A Life of Death Decision
After an agonizing night, an interminable trip, and an expensive taxi ride, I had arrived in Pedro’s hospital room by three o’clock, just as I’d promised. He didn’t have a private room, but fortunately no one occupied the other bed. After all, we had some serious talking to do.
“I don’t want to be a vegetable.” Each word took effort—formed by lips partially paralyzed by lymphoma cells. Pedro’s emotion radiated from his frozen face.
“Tell me again what the doctors said,” I asked. Already knowing the options but unable to believe them.
“More radiation. Like Alzheimer’s. No radiation, die.” His words as stark as the hospital room.
“Can they give you just a little more radiation, and a lot more chemo?”
“Don’t think it will work.”
“When will someone come by on rounds?” I asked, eager to hear first hand and unwilling to accept that Pedro had heard correctly.
“Home. I want to go home.”
“What!” I exclaimed. “You know they can’t do anything for you at the hospital in Bozeman!”
“Just wanna be home. Don’t care.”
“You mean you want to go home to DIE?”
“Do you think that’s fair?” The words popped out of my mouth unbidden and unasked for. Had I really said that? Pedro looked miserable; he couldn’t stand or sit up because of the dizziness. The doctors had subjected him to every regimen of chemo and as much radiation as his weakened body could handle. Who was I to deny him a little comfort?
I had relinquished Pedro to God that very morning, and here I stood spouting off my desires and worried about fairness to our daughters. Where had those words come from?
Chain of Command
We locked eyes and started to cry. I think I blubbered something about needing him and Laura and Sarah needing him, and people in the community needing him. I honestly don’t remember much. The room lacked oxygen and I found it difficult to breathe.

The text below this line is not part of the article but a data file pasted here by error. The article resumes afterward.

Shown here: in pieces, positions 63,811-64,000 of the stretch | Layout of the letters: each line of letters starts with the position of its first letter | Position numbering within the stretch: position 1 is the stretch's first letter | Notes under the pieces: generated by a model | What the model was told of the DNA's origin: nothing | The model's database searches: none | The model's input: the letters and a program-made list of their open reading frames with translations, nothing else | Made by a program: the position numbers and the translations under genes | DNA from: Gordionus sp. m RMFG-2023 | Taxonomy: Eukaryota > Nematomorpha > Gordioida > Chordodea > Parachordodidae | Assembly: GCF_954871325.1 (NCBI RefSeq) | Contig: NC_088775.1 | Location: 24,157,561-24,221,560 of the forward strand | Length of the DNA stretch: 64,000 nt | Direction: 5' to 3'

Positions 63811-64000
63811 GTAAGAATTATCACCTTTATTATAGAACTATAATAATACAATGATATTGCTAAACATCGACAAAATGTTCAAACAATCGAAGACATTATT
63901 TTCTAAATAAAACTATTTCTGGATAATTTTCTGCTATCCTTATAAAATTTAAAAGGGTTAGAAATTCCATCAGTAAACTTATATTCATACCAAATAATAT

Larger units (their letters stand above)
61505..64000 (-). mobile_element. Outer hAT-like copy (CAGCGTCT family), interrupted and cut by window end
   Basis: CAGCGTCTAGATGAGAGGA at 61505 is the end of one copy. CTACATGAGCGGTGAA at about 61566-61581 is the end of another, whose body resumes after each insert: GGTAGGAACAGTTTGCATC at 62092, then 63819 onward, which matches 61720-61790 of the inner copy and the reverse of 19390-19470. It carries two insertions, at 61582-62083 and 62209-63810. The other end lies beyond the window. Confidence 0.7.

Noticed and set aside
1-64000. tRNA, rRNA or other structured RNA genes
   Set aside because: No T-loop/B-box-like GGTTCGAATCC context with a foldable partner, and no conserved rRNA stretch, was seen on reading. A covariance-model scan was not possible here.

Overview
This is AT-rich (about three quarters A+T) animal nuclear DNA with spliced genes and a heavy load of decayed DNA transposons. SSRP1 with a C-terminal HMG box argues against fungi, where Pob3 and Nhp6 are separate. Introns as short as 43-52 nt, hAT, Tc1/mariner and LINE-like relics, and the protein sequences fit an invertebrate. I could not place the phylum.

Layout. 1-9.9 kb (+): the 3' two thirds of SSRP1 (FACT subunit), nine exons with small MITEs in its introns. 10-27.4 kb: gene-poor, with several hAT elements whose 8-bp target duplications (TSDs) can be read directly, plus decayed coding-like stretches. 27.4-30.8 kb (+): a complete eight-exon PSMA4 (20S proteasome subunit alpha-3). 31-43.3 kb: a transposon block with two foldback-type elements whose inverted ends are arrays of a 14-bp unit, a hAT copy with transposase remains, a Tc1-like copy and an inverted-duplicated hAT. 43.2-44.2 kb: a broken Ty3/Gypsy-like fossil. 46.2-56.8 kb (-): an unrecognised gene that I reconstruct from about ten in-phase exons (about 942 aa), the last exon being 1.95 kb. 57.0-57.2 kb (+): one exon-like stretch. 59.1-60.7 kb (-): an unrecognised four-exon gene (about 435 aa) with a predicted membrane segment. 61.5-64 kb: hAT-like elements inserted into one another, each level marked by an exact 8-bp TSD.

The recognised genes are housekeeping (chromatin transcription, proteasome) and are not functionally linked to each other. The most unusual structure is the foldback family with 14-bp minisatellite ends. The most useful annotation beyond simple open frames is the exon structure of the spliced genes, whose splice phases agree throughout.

My sobs started to get a little noisy when the door swung open and Dr. Nick Walters bounced into the room. He looked startled.
“You guys o.k.?” he asked.
“We’re just trying to make some tough decisions about Pedro’s options,” I answered while heading to the bathroom to find some toilet paper.
“Options?” Nick looked bewildered.
“You know, about whether to have more radiation or not.”
“No one told you?”
“What?” Hope stole softly into the room. Nick looked too happy for the news to be bad.
“Pedro has too much Dilantin in his system—that’s what’s making him dizzy.”
“No more radiation?” Pedro asked.
“Nope. Evidently there’s still some issues with the cancer, but we’ll tackle that with salvage chemo.”
Nick could make salvage chemo sound like a day at the beach. After a few more cheery words of encouragement, he left to check on the other patients.
Pedro and I looked at each other in relief and disbelief. No Alzheimer’s. No radiation. Definitely no going home to die.
It’s only now, years later, that I realize that the Eleven Long doctors do their primary rounds (group meetings with all of the interns, fellows and attending physicians where they discuss each patient case and decide on treatment options) at about nine in the morning—the same time I received a spelling lesson on the way to Seattle that very morning.